Magazine article Newsweek

Frederick Douglass Home: Cedar Hill and the Anacostia sage(Washington, D.C.)(Special Advertising Section: The National Park System)

Magazine article Newsweek

Frederick Douglass Home: Cedar Hill and the Anacostia sage(Washington, D.C.)(Special Advertising Section: The National Park System)

Article excerpt

Cedar Hill and the Anacostia Sage

The unpretentious yet dominating home, on the heights above the Anacostia River, provided its owner with a commanding view of the U.S. Capitol and the city of Washington. Its owner was a remarkable self-taught man who became a commanding figure in American history.

Slave, abolitionist, human rights activist, linguist, diplomat, author, editor, orator--Frederick Douglass was all these things, a role model for all people, for all times.

"To those who have suffered in slavery, I can say, I, too, have suffered...to those who have battled for liberty, brotherhood and citizenship, I can say, I, too, have battled."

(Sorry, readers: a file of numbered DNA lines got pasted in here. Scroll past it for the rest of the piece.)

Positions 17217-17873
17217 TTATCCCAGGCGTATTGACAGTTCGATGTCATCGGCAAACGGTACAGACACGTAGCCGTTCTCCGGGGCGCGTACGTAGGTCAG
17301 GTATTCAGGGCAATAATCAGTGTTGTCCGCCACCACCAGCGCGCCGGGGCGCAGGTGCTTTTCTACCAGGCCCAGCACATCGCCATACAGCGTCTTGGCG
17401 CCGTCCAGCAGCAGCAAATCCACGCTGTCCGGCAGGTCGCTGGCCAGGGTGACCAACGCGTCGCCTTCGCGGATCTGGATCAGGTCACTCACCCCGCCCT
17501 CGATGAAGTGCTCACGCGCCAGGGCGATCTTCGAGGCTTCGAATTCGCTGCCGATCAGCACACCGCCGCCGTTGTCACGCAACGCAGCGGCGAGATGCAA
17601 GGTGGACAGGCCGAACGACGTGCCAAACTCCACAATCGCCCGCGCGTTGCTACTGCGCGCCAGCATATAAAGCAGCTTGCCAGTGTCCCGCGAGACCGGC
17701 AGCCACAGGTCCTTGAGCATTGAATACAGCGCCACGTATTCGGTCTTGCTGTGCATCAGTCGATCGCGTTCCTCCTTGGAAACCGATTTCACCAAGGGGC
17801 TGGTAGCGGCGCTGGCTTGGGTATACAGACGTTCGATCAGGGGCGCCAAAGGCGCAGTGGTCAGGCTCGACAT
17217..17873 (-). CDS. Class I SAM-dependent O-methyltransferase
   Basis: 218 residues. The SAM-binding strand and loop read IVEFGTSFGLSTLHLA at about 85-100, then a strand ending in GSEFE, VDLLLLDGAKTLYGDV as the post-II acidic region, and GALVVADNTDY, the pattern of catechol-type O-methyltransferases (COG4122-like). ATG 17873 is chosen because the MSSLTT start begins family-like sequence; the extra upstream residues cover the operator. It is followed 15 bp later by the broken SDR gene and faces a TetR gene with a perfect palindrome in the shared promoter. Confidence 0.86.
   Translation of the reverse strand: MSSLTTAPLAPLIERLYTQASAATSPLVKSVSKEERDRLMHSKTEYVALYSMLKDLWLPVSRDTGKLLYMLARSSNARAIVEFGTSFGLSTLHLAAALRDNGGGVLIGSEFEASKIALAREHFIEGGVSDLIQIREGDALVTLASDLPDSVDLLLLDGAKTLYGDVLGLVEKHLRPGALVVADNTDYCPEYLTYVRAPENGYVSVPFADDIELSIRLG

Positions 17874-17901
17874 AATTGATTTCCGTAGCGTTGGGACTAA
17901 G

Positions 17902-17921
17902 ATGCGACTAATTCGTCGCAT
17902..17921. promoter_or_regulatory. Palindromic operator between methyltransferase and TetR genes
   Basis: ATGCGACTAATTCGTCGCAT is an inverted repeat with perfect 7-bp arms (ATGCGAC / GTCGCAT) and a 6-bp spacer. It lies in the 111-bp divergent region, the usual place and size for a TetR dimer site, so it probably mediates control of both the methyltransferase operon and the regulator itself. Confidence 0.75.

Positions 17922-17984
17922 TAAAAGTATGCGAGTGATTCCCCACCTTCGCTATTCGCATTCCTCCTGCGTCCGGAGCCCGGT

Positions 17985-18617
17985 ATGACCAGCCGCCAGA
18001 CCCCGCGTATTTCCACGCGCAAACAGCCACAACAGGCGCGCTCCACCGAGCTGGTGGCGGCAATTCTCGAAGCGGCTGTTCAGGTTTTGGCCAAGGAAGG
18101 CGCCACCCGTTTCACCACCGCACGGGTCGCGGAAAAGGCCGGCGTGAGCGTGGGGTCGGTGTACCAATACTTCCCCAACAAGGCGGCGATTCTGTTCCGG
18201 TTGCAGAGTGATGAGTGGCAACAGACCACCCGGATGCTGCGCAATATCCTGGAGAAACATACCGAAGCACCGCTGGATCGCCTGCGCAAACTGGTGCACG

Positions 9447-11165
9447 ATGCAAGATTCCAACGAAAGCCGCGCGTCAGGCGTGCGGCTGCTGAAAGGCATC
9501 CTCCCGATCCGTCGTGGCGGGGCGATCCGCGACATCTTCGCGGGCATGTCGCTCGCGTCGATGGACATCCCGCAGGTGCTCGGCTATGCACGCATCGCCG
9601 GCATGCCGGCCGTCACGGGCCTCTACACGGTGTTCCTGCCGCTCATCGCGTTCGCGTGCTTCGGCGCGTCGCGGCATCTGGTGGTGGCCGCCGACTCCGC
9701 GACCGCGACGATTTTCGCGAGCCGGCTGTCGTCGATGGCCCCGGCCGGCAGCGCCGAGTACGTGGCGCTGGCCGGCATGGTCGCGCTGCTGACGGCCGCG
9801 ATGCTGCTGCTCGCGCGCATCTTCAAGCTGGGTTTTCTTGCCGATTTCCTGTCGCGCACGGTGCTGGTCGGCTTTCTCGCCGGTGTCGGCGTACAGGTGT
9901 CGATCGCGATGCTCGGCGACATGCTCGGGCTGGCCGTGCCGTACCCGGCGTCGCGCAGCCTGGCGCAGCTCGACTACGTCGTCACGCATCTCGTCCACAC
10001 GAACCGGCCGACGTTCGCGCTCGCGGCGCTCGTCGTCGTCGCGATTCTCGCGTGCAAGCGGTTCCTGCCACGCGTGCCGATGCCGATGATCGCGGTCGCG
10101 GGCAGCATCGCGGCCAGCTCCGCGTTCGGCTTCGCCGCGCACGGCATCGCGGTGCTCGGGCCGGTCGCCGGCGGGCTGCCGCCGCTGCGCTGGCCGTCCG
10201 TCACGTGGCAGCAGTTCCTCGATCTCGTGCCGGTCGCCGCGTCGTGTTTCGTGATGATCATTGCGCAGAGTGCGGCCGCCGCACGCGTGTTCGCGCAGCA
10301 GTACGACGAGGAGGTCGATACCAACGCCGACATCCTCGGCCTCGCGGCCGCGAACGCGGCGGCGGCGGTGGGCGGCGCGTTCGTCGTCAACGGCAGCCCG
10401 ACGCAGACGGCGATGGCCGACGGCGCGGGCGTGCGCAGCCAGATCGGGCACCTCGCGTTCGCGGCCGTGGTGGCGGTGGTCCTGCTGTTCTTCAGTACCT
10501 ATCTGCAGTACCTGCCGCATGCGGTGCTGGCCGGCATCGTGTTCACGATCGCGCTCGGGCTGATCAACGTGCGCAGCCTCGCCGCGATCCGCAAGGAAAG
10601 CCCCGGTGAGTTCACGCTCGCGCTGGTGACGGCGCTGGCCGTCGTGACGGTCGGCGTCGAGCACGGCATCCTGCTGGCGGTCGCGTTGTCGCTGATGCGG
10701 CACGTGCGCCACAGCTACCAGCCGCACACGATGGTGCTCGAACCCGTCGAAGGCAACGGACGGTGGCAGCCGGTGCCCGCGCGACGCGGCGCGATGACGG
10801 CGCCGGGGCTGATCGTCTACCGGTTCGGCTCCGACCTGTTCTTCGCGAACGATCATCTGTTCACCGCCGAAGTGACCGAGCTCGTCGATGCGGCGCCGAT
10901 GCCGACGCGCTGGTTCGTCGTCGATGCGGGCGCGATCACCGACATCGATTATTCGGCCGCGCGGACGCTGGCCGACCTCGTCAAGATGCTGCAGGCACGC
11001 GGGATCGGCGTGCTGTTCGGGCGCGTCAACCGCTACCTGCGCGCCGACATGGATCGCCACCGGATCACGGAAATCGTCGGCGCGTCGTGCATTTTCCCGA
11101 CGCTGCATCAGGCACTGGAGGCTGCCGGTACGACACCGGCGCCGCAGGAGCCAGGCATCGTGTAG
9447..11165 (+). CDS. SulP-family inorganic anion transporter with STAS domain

His home, "Cedar Hill," is one of our most revered landmarks, and should not be missed on any trip to Washington, D.C. It's up from the Mall, where the monuments, memorials, and museums adorn the nation's "front yard," and a bit beyond the capitol and congressional buildings: 1411 W Street, S.E.

The 8.5-acre home is now a national historic site, honoring this leading African-American spokesman of the 19th century. Douglass lived here for 22 years. He was 77 when he died at "Cedar Hill" in 1895.

The National Park Service's Robert Stanton, an emerging Douglass scholar who has long gained inspiration from Douglass' speeches and writings, says of Cedar Hill, "It is inseparable from the man, who may be gone, but whose presence is still sensed, felt in the rooms and on the grounds. You know that this place belonged to a person who mattered, who counted, who stood for something very important. His vision is preserved and perpetuated here."

His birth home of two rooms it, Maryland's Talbot County in 1818 had to accommodate all his cousins and his grandparents, too. He did not know his father; his mother had to leave when he was an infant. …

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